Get lost in 32 rooms of books at the Book Loft in Columbus
By JONATHAN ELDERFIELD
If you are longing to lose yourself in a good read and happen to find yourself in Columbus, you might consider getting lost in a 32-room bookstore, The Book Loft of German Village.
The independent bookstore, which opened more than 40 years ago, is a maze of literature, selling everything from the latest releases and best-sellers to children’s and bargain books, from manga and horror to history and memoir.
The Book Loft is located south of downtown Columbus in the German Village neighborhood, which is listed on the National Register of Historic Places. The neighborhood was settled extensively by German immigrants in the first half of the 1800s. It was considered a slum in the mid-20th century but thanks to revitalization efforts is now one of the most sought-after real-estate ZIP codes in Ohio.
The store is located in a small strip of handsome red brick, pre-Civil War buildings that once housed general stores, a saloon and a nickelodeon movie theater. Visitors will see a “Willkommen” sign and a garden path lined with park benches, reminiscent of a European outdoor cafe. Above the entrance in a patio filled with low-priced books hang both U.S. and German flags.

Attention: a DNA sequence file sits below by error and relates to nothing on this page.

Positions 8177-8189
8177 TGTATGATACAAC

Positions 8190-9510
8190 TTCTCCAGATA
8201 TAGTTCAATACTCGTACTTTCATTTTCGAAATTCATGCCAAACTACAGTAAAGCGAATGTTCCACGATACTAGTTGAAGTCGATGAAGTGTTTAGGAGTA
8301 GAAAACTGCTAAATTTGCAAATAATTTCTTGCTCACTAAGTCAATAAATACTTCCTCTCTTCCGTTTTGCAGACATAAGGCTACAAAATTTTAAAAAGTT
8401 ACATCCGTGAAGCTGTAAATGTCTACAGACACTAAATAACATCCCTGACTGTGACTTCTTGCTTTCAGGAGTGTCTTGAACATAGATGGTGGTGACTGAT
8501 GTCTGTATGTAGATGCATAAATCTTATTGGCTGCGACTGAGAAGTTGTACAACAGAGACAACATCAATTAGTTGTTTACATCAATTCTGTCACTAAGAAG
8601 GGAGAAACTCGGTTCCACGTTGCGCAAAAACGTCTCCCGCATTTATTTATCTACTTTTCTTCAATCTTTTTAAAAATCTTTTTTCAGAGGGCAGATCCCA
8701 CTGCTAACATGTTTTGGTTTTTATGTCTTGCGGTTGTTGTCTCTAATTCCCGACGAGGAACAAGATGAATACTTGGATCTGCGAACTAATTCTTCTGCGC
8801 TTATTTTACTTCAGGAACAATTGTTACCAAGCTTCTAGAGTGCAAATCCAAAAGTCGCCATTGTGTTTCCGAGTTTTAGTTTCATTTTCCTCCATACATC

The interior is truly a warren of interconnected rooms. The shop provides a map to guide intrepid readers on their quest to locate literary gems among the tomes. Every inch of the 32 rooms are filled with books on wooden shelves. Narrow hallways, with barely enough room to squeeze past other patrons, lead to more rooms, or to nooks and cul-de-sacs, to stairs, bends and dead-ends.
Open seven days a week, and brimming with 150,000 individual titles and more than 500,000 books in stock, The Book Loft also brims with shoppers. At times almost cramped with bookworms, the store is one of the nation’s largest independent bookstores with a unique feel unmatched by big chains or even smaller indie bookstores.
It’s a few blocks from the state capitol building and also near some of the city’s best restaurants, such as Lindey’s and G. Michael’s, not to mention the tourist favorite Schmidt’s Sausage Haus.
Patience and perseverance are required to find the rooms and books you are looking for. And yes, you’d be guaranteed to find your title faster with an online search, but there’s nothing like that feeling you get browsing in a physical bookstore: a love of books among both shoppers and staff, and a feeling of pride in keeping a beloved indie store going.